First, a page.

A lot of that came about in the 1990s when the Liberal government of the day started offloading responsibilities to the provinces, along with tax collection. Under Mike Harris, the who does what committee, if I recall the name appropriately, said that his government should keep social services and leave education funding within the mandate of municipalities. What did it do? It reversed that.
Education is predictable and allows us to plan ahead. We know how many children are born and when they are born. When it comes to social concerns and downturns, we do not know how many people will lose their jobs. In fact, 11,000 jobs were lost last year in Hamilton. Everyone will hear me say that later. Because of that unpredictability, it made those moves to protect itself at the provincial level.
There was another more insidious thing at work, which was offloading from income, where people could afford to pay property taxes and many on fixed incomes could not afford the adjustments necessary to deal with such things. The province of Ontario has also made it clear to Hamilton that it cannot sustain the $20 million transfer and it will have to go back to the province regularly.
I also expect, from what I am hearing, that many major cities across the country have significant infrastructure problems similar to Hamilton.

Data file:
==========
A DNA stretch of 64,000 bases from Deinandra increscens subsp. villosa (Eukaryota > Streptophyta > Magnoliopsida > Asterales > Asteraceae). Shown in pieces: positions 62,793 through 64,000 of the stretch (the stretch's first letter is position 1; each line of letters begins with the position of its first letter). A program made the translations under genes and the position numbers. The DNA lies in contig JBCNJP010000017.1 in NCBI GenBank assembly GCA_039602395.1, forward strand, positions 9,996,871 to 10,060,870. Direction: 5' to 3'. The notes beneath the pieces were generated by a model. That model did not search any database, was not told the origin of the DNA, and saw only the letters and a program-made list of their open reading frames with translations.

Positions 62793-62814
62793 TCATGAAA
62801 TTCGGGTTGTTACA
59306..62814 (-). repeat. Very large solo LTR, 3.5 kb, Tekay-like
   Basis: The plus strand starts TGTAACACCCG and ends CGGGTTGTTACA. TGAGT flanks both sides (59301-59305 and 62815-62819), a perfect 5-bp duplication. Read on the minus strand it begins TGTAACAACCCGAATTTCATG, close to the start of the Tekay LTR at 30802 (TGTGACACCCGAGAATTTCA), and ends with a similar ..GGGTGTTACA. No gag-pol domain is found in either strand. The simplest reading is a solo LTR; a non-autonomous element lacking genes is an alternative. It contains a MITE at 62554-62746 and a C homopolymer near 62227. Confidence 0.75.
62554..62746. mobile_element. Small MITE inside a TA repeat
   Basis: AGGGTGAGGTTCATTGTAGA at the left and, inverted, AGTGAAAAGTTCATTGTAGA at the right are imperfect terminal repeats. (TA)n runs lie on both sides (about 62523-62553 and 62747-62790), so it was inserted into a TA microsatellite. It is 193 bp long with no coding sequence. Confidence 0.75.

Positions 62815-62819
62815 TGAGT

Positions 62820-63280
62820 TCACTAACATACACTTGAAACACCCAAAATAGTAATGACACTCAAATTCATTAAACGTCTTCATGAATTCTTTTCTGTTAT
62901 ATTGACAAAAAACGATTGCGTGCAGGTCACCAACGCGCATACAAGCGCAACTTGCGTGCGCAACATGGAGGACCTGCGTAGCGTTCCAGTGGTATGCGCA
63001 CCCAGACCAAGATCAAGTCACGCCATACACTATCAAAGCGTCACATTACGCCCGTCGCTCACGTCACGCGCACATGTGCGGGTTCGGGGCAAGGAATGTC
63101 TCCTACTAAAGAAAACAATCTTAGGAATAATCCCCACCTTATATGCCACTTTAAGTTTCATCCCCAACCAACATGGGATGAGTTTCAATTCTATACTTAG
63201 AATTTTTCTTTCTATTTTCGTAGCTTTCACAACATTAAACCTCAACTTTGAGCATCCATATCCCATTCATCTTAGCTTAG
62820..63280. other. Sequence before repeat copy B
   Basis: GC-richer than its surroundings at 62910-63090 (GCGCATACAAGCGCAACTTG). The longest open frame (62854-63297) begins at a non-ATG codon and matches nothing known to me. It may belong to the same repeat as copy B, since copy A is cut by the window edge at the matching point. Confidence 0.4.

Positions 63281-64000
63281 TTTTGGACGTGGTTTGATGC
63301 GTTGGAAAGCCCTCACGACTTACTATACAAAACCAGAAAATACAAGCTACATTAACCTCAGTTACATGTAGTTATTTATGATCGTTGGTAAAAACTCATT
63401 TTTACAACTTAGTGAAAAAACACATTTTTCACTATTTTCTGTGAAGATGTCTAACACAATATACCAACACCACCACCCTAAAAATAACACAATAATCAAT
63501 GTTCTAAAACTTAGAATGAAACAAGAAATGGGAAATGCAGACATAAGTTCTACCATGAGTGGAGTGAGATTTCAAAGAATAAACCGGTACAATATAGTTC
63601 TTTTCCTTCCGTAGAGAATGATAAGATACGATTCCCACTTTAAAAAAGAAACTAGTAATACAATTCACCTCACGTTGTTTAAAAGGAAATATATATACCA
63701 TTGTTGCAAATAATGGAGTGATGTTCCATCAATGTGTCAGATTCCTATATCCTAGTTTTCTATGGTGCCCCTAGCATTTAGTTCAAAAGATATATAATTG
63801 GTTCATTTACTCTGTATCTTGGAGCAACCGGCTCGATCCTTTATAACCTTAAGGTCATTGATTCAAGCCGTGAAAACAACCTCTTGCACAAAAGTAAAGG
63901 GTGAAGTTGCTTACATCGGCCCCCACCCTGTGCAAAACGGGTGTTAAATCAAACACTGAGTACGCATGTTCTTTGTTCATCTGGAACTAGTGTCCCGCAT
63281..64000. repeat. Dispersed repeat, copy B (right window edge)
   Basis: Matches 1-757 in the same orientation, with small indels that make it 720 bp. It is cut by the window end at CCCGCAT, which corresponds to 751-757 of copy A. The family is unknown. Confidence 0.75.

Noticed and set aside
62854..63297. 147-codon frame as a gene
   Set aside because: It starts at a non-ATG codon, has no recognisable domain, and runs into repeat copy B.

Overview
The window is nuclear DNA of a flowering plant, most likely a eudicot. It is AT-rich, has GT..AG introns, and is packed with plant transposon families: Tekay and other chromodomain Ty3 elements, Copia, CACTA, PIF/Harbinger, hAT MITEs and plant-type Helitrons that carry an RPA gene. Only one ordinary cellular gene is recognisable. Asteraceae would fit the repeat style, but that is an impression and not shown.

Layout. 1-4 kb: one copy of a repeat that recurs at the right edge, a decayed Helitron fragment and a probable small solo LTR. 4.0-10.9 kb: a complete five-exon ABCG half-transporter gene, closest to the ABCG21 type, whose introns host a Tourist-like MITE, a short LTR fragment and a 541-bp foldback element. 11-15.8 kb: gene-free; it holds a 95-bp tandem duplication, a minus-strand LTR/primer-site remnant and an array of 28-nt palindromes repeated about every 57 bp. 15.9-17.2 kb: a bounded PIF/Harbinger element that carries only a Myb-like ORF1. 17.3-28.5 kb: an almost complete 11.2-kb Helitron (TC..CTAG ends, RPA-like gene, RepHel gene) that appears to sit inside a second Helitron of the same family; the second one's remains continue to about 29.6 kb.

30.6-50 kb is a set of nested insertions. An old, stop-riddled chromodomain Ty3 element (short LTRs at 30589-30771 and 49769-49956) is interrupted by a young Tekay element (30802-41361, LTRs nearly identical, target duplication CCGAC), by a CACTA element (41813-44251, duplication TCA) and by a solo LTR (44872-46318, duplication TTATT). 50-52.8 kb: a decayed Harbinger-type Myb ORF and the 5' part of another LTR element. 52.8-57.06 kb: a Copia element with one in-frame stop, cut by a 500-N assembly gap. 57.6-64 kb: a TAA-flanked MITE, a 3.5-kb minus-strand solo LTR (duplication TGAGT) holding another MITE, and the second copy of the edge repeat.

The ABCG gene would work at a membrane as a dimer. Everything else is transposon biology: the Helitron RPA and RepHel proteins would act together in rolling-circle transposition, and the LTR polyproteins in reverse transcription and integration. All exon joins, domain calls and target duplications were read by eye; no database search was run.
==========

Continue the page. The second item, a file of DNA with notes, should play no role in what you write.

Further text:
Hamilton has to renew its sewer system soon. This is one of the older cities in Canada and every year a significant number of water mains break and other failures of infrastructure are very evident. We have unique challenges in Hamilton.
As the House knows new immigrants who come to this country travel to Vancouver first, or Toronto or Montreal. They find, after being there a short period of time, that they are unable to afford the cost of living. Many of them choose Hamilton as their second destination, but federal dollars go to those first communities where the immigrants arrive. So, there is a particular burden that befalls our city and I am sure other ones across Canada as well as a result of the fact that federal dollars are not spread as evenly as they could be.
Clearly, much could have been done by the Conservative government in its update before cutting taxes. I spoke in the House about the fact that Canadians are a people with a lot of common sense. I have also advised the House of the significant concerns I am hearing back in my riding of Hamilton East—Stoney Creek.
My constituents are quick to point out to me their surprise that a government with the massive surplus in the tens of billions of dollars does not seem, in their eyes anyway, to be approaching its fiscal management with the same common sense that ordinary Canadians apply in their day to day living.
Canadians are quick to say that they know when one is doing well, it is time to invest. They will invest their money in repairs and upgrades to their homes. Canada needs to repair its home, its infrastructure.